Germany’s Lufthansa to take over 40% stake in Italy’s ITA Airways

Rome, May 26, (dpa/GNA) – German airline Lufthansa has agreed to take over a minority stake in the Italian airline ITA Airways, both airlines announced at the signing of the contract in Rome on Thursday.

ITA was formed in 2020 after a restructuring of the failed Alitalia, which the government in Rome took over in March of the same year when various takeover bids failed.

After months of negotiations this year with the Italian state, Lufthansa acquired an initial 40% of ITA’s shares.

Earlier media reports said the German airline plans to pay between €320 million and €330 million ($343.36 million-$354.09 million) for the stake.

Both parties have now confirmed the agreement in principle, but have not yet confirmed specific figures.

Once ITA Airways begins to make profit again, the reports said Lufthansa may then invest a further €500 million to acquire 50% to 55% of its shares, which would be a majority stake.

The Italian state would thus remain a shareholder for the time being, in contrast to Lufthansa’s initial plans.

The deal is subject to competition law reviews at both a national and European level.

While Italia Trasporto Aereo (ITA) took over the flight operations of its insolvent predecessor Alitalia in October 2021, it is not its legal successor.

ITA has, however, secured take-off and landing rights as well as the Alitalia brand. The legendary name could possibly soon be reactivated under the new corporate umbrella.

Lufthansa strategy chief Jörg Eberhart, who already headed the regional subsidiary Air Dolomiti operating in northern Italy, is being discussed as the new head of ITA.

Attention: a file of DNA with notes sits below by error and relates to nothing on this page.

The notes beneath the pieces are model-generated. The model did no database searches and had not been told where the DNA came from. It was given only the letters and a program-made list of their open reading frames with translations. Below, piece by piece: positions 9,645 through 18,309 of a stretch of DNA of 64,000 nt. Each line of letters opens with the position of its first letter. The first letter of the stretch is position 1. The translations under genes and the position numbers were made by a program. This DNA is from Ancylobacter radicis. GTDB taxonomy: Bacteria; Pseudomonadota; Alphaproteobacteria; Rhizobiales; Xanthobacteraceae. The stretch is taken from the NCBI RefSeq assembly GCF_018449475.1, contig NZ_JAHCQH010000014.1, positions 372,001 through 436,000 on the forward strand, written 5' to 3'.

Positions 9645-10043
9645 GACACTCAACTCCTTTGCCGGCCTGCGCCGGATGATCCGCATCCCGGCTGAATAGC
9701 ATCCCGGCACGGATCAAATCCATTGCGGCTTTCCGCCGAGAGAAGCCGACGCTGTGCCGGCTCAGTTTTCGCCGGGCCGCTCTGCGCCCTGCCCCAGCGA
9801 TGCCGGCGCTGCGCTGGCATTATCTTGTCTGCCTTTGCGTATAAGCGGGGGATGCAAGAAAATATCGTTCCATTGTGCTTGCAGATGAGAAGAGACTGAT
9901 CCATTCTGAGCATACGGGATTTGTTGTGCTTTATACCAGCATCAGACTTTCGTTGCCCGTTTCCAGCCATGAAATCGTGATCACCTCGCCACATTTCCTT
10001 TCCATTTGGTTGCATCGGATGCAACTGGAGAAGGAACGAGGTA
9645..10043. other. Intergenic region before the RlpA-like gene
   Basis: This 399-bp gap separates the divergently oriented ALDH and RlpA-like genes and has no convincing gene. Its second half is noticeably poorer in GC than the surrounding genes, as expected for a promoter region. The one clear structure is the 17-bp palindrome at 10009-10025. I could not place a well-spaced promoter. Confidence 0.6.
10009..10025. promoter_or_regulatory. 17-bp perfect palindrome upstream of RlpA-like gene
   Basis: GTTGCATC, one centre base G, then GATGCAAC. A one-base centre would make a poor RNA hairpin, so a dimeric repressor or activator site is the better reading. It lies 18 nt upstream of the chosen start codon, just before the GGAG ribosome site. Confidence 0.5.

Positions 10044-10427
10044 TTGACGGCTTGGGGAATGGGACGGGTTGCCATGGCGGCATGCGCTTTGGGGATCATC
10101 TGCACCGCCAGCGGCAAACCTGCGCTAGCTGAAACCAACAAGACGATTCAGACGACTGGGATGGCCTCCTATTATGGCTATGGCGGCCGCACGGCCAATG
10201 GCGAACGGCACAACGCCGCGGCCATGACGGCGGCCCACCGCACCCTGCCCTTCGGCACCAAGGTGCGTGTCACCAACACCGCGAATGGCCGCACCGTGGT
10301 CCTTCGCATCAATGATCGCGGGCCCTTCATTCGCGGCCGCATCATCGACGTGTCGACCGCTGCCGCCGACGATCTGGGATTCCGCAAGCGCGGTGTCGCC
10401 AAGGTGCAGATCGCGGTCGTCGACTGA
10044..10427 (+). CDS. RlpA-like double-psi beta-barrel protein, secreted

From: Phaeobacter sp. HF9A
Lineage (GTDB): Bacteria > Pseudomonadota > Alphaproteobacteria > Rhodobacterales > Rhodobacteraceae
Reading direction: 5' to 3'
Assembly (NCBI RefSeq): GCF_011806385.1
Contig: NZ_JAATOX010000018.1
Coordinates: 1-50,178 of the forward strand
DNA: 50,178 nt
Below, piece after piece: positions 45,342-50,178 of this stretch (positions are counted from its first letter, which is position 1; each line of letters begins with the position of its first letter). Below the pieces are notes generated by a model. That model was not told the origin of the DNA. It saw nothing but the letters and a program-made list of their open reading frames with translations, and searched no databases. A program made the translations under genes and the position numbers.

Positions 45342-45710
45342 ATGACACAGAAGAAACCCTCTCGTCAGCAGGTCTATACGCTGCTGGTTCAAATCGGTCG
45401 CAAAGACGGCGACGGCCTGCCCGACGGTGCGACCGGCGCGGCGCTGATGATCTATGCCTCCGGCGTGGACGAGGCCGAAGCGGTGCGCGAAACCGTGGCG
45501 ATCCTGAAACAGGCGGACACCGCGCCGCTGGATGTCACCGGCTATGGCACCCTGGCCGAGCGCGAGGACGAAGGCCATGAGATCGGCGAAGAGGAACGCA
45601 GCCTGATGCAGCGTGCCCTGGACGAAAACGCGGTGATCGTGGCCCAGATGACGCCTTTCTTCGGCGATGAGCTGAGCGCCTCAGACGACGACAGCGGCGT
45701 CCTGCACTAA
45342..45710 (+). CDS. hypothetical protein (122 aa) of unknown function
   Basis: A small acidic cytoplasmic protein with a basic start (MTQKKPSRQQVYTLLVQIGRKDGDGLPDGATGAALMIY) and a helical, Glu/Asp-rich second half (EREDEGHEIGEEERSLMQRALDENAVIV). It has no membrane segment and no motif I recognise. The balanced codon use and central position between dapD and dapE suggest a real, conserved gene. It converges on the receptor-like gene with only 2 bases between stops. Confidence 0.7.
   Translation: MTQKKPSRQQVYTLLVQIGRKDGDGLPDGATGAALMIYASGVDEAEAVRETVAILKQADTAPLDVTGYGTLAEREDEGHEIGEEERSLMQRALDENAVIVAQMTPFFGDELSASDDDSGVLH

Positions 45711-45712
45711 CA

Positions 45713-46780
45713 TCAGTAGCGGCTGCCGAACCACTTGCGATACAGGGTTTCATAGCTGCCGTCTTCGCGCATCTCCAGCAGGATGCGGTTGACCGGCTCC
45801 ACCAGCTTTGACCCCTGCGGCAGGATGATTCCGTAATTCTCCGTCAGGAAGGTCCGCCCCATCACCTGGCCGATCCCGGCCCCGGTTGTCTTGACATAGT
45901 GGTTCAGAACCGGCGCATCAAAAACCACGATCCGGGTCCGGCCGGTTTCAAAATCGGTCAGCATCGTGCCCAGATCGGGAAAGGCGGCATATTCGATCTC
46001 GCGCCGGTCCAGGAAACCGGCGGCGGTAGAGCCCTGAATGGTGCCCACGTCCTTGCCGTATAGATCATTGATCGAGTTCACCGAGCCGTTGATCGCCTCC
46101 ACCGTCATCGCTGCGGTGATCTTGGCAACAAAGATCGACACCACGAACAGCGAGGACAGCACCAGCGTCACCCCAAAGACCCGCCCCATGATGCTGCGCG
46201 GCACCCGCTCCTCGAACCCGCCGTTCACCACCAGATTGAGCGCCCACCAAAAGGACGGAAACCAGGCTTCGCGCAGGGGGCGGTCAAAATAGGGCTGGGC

Last year ITA made a loss of €486 million ($521 million) on a turnover of just under €1.6 billion. At the end of March, the company cited the aftermath of the coronavirus pandemic, increased fuel costs due to the Ukraine war and the poor euro-dollar exchange rate as the reasons for the figures in the red.

The target for 2027 is now 94 aircraft and a turnover of €4.1 billion.

Lufthansa chief executive Carsten Spohr spoke of a win-win situation for Italy, ITA and his company. He wants to bring the lean Alitalia successor with its young fleet into the profit zone via higher load factors, cheaper purchasing and better flight coordination.

Lufthansa has wanted to gain a foothold in its second most important foreign market for many years. An attempt launched in 2009 under the name Lufthansa Italia came to an end in 2011.

At present, the Lufthansa Group only attracts transfer passengers from rich northern Italy to the Munich hub with flights operated by Air Dolomiti. Now, with ITA, Lufthansa is acquiring market share in an environment dominated by non-domestic low-cost carriers such as Ryanair and Easyjet.

Deutsche Lufthansa AG has already taken over the former state-owned airlines of neighbouring Switzerland, Austria and Belgium and has continued to operate them as independent brands.

The Belgian Sabena successor Brussels Airlines had been taken over by Lufthansa in two stages, initially also starting with a minority stake.

Another possible takeover target is TAP of Portugal.


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